Here's my scenario:

One person with a clock on planet A, one person with a clock on planet B. Planet A's mass is greater than that of planet B.

From what I understand, from each person's point of view, the other planets clock appears to be moving slower (even though one planets mass is greater than the other), correct? And an observer from a 3rd location, say location C, which is very far away from both planets A and B, would see the clock on planet A slower than that of planet B's, correct?

However, imagine the people on planet A and B leave their planets and take there clocks with them. They start to approach a location in between the two planets, but is still ver far away from either planet. As observer A gets closer to observer B, would they see person B's clock getting faster until it got ahead of their own clock? And would person B see person A' clock stay the same or get even slower?

  • $\begingroup$ That depends on who of them actually decelerates. If they just pass by each other, they'll never see anyones clock go faster. I don't see how this isn't just another variation on the twin paradox. $\endgroup$
    – ACuriousMind
    Jan 13, 2016 at 14:30
  • $\begingroup$ Are the first two statements I made correct? if both people meet in the middle, as in stop, is what I meant. I apologize if what I'm saying doesn't make any sense $\endgroup$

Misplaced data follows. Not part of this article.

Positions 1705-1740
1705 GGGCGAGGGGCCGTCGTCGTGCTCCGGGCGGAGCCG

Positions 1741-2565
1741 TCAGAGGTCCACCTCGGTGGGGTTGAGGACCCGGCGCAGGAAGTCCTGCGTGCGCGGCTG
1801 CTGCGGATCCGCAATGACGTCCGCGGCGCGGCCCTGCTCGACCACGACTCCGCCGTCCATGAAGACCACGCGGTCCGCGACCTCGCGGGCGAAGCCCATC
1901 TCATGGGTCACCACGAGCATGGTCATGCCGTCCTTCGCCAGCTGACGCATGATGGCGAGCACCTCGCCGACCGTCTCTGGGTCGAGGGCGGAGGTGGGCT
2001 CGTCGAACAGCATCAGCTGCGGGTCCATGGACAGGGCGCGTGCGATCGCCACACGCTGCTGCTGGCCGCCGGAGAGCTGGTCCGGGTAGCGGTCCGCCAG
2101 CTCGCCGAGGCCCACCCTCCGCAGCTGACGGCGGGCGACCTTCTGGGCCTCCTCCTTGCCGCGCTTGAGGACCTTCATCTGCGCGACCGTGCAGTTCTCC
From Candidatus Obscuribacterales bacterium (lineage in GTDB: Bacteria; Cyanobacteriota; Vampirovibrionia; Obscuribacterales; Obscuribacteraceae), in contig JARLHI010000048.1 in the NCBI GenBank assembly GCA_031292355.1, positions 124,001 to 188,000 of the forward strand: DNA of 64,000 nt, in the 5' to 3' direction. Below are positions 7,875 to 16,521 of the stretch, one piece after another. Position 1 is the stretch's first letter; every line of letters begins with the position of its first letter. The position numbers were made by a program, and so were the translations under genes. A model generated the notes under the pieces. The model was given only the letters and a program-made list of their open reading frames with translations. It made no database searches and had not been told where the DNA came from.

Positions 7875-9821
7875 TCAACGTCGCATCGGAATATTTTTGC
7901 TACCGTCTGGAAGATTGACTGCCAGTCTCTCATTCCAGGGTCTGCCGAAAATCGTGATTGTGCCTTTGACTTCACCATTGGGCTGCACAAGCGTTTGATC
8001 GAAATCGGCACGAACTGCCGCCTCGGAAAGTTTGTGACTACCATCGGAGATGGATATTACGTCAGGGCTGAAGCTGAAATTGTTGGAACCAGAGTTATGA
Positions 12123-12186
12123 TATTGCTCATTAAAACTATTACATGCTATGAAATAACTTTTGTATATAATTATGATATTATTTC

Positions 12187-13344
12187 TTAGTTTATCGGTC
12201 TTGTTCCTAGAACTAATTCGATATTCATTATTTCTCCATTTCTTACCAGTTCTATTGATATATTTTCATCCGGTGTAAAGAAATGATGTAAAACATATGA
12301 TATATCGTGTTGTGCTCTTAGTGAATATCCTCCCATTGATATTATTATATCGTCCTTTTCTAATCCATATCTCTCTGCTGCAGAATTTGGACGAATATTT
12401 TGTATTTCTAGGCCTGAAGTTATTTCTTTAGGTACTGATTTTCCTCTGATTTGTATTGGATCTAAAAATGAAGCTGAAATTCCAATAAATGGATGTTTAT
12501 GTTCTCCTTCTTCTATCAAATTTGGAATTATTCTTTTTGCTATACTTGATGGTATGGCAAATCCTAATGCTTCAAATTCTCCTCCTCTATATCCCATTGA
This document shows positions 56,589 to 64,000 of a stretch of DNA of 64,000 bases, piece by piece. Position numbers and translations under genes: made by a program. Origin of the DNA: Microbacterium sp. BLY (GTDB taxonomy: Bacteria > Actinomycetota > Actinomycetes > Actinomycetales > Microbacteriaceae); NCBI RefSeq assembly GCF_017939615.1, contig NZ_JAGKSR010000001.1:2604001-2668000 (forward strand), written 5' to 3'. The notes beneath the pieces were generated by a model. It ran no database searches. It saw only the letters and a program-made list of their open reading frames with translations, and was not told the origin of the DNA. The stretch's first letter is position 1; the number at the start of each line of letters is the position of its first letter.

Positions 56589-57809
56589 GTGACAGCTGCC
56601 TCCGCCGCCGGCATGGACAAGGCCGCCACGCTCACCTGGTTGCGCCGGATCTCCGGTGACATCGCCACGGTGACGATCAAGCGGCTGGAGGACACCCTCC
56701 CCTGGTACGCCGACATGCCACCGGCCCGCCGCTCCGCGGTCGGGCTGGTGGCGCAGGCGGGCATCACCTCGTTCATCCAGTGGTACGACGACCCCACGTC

– Brainless
    Jan 13, 2016 at 14:53

1 Answer 1


From what I understand, from each person's point of view, the other planets clock appears to be moving slower

You are confusing time dilation of special relativity with gravitational time dilation. If two spaceships in vacuum are moving in different directions near light speed, each of them observes the other going slower. But this is time dilation of special relativity which depends on their relative velocity.

Gravitational time dilation does not depend on movements. The factor of time dilation is a direct effect of gravitation. So, if you observe two people on mars and on Jupiter, their respective clock is faster/ slower, and this fact will not change if you move (as long as they are not moving).

  • $\begingroup$ So the person on the more massive planet would see the smaller planet's clock moving faster? $\endgroup$
    – Brainless
    Jan 13, 2016 at 21:50
  • $\begingroup$ Yes. The twin of the smaller planet would age a little bit faster than the twin on the big planet. Gravity is dilating time, it makes clocks go a bit slower. $\endgroup$
    – Moonraker
    Jan 14, 2016 at 17:07

Your Answer

By clicking “Post Your Answer”, you agree to our terms of service and acknowledge you have read our privacy policy.

Not the answer you're looking for? Browse other questions tagged or ask your own question.